Pelosi says she views Trump's warning about investigations as a 'threat'

Speaker Nancy PelosiNancy PelosiDemocrats offer mixed reactions to Trump's Mideast peace plan James Taylor to perform at awards ceremony for Ruth Bader Ginsburg this week Trump offers two-state peace plan for Israeli-Palestinian conflict amid skepticism MORE (D-Calif.) on Wednesday pushed back against President TrumpDonald John TrumpCNN's Don Lemon explains handling of segment after Trump criticism NPR reporter after Pompeo clash: Journalists don't interview government officials to score 'political points' Lawyer says Parnas can't attend Senate trial due to ankle bracelet MORE's declaration in his State of the Union address that "if there is going to be peace and legislation, there cannot be war and investigation."

"That was a threat," Pelosi told reporters after a Democratic Caucus meeting. "The president should not bring threats to the floor of the House."

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Pelosi expressed disbelief that Trump would openly try to discourage Democrats from pursuing oversight investigations.

“He said he wasn’t going to cooperate unless we didn’t exercise our constitutional responsibility to oversight," Pelosi said.

Trump in his State of the Union address Tuesday night said that "an economic miracle is taking place in the United States — and the only thing that can stop it are foolish wars, politics, or ridiculous partisan investigations."

Other Democrats scoffed at Trump's suggestion.

"We will not be bullied by the president of the United States," said House Democratic Caucus Chairman Hakeem JeffriesHakeem Sekou JeffriesJeffries, Nadler showcase different NY styles in Trump trial Hakeem Jeffries tells Senate in impeachment proceedings they should subpoena Baseball Hall of Fame after Jeter vote Video becomes vital part of Democrats' case against Trump MORE (D-N.Y.).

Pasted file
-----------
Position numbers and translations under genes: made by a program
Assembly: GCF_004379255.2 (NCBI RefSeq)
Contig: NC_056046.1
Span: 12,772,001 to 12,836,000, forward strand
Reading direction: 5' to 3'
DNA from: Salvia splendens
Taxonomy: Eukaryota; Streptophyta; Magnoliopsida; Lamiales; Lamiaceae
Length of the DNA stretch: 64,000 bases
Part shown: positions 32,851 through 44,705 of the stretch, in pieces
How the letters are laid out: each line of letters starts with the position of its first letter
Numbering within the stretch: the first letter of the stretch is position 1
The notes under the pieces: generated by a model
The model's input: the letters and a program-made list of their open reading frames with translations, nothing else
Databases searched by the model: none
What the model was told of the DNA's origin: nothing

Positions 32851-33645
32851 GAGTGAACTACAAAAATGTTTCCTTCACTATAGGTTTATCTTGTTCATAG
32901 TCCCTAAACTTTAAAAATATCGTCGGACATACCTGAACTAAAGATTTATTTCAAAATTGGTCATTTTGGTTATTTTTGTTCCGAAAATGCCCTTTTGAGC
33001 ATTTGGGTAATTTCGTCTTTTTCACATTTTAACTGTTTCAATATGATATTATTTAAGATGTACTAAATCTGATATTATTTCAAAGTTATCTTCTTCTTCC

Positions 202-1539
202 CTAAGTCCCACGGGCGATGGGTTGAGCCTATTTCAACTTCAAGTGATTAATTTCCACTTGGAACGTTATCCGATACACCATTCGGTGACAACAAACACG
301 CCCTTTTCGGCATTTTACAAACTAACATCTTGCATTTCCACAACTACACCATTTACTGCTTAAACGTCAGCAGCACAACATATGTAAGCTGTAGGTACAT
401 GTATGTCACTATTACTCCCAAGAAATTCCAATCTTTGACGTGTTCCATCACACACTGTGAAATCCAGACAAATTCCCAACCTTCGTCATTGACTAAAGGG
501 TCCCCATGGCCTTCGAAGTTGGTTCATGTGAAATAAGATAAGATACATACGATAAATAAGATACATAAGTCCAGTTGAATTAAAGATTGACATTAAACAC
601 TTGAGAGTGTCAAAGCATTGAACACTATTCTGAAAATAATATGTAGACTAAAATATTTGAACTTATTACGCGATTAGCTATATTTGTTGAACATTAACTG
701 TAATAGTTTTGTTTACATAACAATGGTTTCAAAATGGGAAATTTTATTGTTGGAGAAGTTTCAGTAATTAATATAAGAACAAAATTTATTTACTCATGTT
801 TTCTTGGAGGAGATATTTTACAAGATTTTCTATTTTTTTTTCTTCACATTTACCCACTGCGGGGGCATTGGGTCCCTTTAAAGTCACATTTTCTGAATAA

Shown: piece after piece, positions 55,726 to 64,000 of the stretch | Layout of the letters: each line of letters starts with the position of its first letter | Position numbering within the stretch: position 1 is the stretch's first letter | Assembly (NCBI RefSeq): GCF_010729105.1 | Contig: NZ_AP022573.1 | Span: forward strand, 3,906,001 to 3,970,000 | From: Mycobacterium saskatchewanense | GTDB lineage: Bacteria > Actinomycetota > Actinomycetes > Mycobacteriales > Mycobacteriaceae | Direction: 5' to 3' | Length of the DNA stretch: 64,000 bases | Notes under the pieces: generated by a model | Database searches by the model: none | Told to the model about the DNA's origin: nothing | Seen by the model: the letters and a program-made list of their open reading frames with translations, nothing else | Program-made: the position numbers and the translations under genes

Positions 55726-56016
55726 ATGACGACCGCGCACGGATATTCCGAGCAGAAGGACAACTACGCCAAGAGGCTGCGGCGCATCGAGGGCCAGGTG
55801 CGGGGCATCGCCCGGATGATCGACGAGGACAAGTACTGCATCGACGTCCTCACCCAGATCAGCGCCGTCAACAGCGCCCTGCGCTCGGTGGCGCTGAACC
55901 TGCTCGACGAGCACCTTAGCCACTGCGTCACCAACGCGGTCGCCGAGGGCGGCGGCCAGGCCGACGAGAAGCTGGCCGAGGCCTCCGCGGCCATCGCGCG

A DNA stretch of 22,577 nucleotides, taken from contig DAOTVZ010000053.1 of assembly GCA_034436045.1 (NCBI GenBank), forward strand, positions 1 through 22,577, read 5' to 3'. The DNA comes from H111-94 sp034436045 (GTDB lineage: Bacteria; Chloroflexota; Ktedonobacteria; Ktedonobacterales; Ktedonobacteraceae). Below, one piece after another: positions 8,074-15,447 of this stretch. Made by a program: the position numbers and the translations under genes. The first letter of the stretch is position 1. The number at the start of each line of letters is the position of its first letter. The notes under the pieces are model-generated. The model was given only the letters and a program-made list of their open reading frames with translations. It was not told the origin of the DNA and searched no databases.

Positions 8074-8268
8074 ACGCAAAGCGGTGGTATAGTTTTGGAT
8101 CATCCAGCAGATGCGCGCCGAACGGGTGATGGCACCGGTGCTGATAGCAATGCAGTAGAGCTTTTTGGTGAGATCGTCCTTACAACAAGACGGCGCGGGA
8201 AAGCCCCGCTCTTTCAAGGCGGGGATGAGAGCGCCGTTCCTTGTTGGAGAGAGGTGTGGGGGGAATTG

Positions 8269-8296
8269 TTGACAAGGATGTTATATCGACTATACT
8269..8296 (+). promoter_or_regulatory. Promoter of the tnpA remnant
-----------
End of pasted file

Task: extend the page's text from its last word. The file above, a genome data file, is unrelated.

"That said, we are not going to overreach, we're not going to over-investigate, we're not going to over-politicize our constitutional responsibility," Jeffries said on Wednesday.

House Oversight and Reform Committee Chairman Elijah CummingsElijah Eugene CummingsBaltimore unveils plaques for courthouse to be named after Elijah Cummings GOP leaders encourage retiring lawmakers to give up committee posts Pelosi taps Virginia Democrat for key post on economic panel MORE (D-Md.), who's expected to preside over many of the investigations into the Trump administration, also dismissed Trump's notion that oversight would impede cooperation on legislation.

"Of course, the Constitution requires us to do both. That is exactly how it works," Cummings said in a statement Tuesday night.

The House Ways and Means Committee's oversight subcommittee is slated to hold a hearing on Thursday about legislative proposals to require presidents, vice presidents and major-party nominees to release 10 years of tax returns. Democrats have long been pushing to use the Ways and Means Committee's power to request Trump's tax returns from the Treasury Department.

Trump broke with decades of precedent by not releasing his returns during the 2016 presidential campaign.